Manufacturing
      The new Duramax 6.6L turbo-diesel engine is produced with locally and globally sourced parts at the DMAX Ltd. (GM’s joint venture with Isuzu) manufacturing facility in Moraine, Ohio.
      Allison 1000 Automatic Transmission
      The proven Allison 1000 six-speed automatic transmission is matched with the new Duramax 6.6L. A number of refinements have been made to accommodate the engine’s higher torque capacity, including a new torque converter.
      The Allison 1000’s technologically advanced control features, such as driver shift control with manual shift feature and a patented elevated idle mode cab warm-up feature, haven’t changed. Also, the Tow/Haul mode reduces shift cycling for better control and improved cooling when towing or hauling heavy loads.
      There’s also a smart diesel exhaust brake feature that enhances control when descending steep grades.
    • By William Maley
      For a time, the V6 was looked down upon in the likes of the Chevrolet Camaro, Dodge Challenger, and Ford Mustang because they were seen as lackluster. The engines didn’t match aggression that was being expressed by the exterior of the coupes. But rising gas prices and increasing regulations on fuel economy and emissions has the likes of GM, Ford, and FCA revisiting the idea of a V6 muscle car. We recently spent some time in a 2016 Dodge Challenger V6 to see if it is worth it.
      I will argue that the Challenger is still the meanest looking out of the three muscle cars on sale. Dodge’s designers were able to bring the design of the original Challenger into the modern era without making it look like a complete mess. The little details such as the narrow grille, quad headlights, fuel filler cap, and rectangular taillights are here and help it stand out. Our tester featured the optional Blacktop package that adds a blacked-out grille, black stripes, and a set of 20-inch wheels. The downside to bringing the original Challenger design into the modern era is poor visibility. Large rear pillars and a small glass area make it somewhat difficult to backup or making a pass. The good news is that a number of Challenger models like our SXT Plus come with a backup camera as standard and blind spot monitoring is available as an option. The Challenger’s interior hasn’t changed much since we last reviewed it back in 2014 with the SRT 392. It is still a comfortable place to sit in and controls are in easy reach for the driver thanks to the center stack being slightly angled. Still, the limited glass area does mean you will feel somewhat confined. Power for the SXT is Chrysler’s 3.6L Pentastar V6 with 305 horsepower and 268 pound-feet of torque. This is paired with an eight-speed automatic only. If you want a manual, you need to step to one of the V8 engines. The V6 is quite surprising with how much performance is on offer. Step on the accelerator and the V6 moves the Challenger with surprising authority. Power comes on a smooth rate no matter what gear you find yourself in. The eight-speed automatic is one of best in the business with smart shifts. Only disappointment is the V6 doesn’t sound like it belongs in the Challenger. There isn’t that muscular roar when step on the accelerator. A new exhaust and some tweaking in the engine could fix this issue.  As for fuel economy, we got an average of 23.4 mpg. Not bad for a coupe that is rated at 19 City/30 Highway/23 Combined. One item that the Challenger is known for is its ride comfort and this hasn’t changed. Even with the optional Super Track Pak fitted to our tester, the Challenger was able to provide a cushy ride over some of Michigan’s terrible roads. Road and wind noise are kept at very low levels. Speaking of the Super Track Pak, this should be mandatory equipment on the V6 model. With firmer suspension bits, it makes the Challenger feel slightly smaller and reduces body roll around corners. However, it cannot mask the Challenger’s weight. Pushing it around a corner, the Challenger feels quite big and not as nimble the as the Chevrolet Camaro I drove afterward. The Challenger SXT Plus starts at $29,995. Add on a few options such as the Blacktop package and you’ll came to an as-tested price of $34,965, pretty good value for a muscle car. Going with the V6 option in the Challenger isn’t bad a choice. You get the looks of a muscle car and some decent performance. But as I drove the Challenger during the week, I couldn’t help but think about what if I had the V8. Six is good, but eight is even better. Disclaimer: Dodge Provided the Challenger, Insurance, and One Tank of Gas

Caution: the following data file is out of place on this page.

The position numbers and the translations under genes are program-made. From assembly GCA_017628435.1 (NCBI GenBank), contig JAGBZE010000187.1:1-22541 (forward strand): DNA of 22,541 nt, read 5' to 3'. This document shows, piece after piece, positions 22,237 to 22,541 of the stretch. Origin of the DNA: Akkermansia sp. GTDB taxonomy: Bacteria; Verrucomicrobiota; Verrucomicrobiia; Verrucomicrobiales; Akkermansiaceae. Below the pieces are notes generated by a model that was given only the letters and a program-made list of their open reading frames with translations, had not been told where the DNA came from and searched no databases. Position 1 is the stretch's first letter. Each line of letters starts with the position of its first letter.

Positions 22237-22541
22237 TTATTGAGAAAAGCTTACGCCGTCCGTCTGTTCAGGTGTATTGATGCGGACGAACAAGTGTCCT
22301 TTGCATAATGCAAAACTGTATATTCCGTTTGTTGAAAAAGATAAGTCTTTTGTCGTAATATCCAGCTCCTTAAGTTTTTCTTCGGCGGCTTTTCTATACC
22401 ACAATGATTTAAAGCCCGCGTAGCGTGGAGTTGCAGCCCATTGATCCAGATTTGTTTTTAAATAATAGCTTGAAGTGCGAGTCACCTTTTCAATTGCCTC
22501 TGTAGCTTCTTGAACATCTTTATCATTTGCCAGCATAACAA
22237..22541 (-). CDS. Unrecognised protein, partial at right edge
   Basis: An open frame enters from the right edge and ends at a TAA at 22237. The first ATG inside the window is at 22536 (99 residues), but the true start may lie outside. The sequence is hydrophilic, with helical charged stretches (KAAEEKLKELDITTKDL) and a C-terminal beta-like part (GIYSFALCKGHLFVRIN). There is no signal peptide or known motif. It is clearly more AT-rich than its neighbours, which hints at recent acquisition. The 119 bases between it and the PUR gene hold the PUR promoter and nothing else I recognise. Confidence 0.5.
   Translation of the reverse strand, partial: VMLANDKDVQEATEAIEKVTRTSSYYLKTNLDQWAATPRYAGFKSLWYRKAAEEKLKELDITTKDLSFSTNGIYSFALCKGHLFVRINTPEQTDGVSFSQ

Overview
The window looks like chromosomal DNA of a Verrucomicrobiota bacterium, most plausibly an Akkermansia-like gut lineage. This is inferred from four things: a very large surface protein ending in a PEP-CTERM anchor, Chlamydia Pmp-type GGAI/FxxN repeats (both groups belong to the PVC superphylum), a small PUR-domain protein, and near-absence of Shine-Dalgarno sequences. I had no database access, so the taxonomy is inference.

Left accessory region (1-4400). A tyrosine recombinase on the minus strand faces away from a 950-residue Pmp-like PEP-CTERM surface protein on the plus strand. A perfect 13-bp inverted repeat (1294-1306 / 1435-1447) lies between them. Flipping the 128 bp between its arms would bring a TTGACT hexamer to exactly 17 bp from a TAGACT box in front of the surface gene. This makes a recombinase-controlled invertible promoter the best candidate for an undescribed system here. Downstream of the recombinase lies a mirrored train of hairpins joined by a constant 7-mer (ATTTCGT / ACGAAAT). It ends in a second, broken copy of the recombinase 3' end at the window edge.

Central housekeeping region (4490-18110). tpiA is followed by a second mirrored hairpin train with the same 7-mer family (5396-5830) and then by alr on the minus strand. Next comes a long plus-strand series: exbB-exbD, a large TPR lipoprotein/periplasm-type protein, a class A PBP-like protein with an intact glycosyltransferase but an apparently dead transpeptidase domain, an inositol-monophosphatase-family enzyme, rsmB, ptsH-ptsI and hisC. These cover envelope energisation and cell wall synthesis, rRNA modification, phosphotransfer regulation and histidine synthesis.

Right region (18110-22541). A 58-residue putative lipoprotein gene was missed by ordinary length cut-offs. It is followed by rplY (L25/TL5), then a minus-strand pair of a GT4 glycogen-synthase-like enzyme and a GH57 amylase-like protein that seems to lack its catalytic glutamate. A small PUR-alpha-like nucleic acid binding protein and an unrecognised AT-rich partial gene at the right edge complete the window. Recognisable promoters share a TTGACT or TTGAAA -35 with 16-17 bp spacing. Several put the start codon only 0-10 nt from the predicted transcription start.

Year: 2016
      Make: Dodge
      Model: Challenger
      Trim: SXT Plus
      Engine: 3.6L 24-Valve VVT V6
      Driveline: Rear-Wheel Drive, Eight-Speed Automatic
      Horsepower @ RPM: 305 @ 6,350
      Torque @ RPM: 268 @ 4,800
      Fuel Economy: City/Highway/Combined - 19/30/23
      Curb Weight: 3,885.2 lbs
      Location of Manufacture: Brampton, Ontario
      Base Price: $26,995
      As Tested Price: $34,965 (Includes $995.00 Destination Charge)
      Options:
      SXT Plus 3.6L V6 Package 21V - $3,000.00
      Driver Convenience Group - $1,095.00
      Sound Group II - $795.00
      Blacktop Package - $695.00
      Super Track Pak - $695.00
      UConnect 8.4 NAV - $695.00

      View full article
    • By William Maley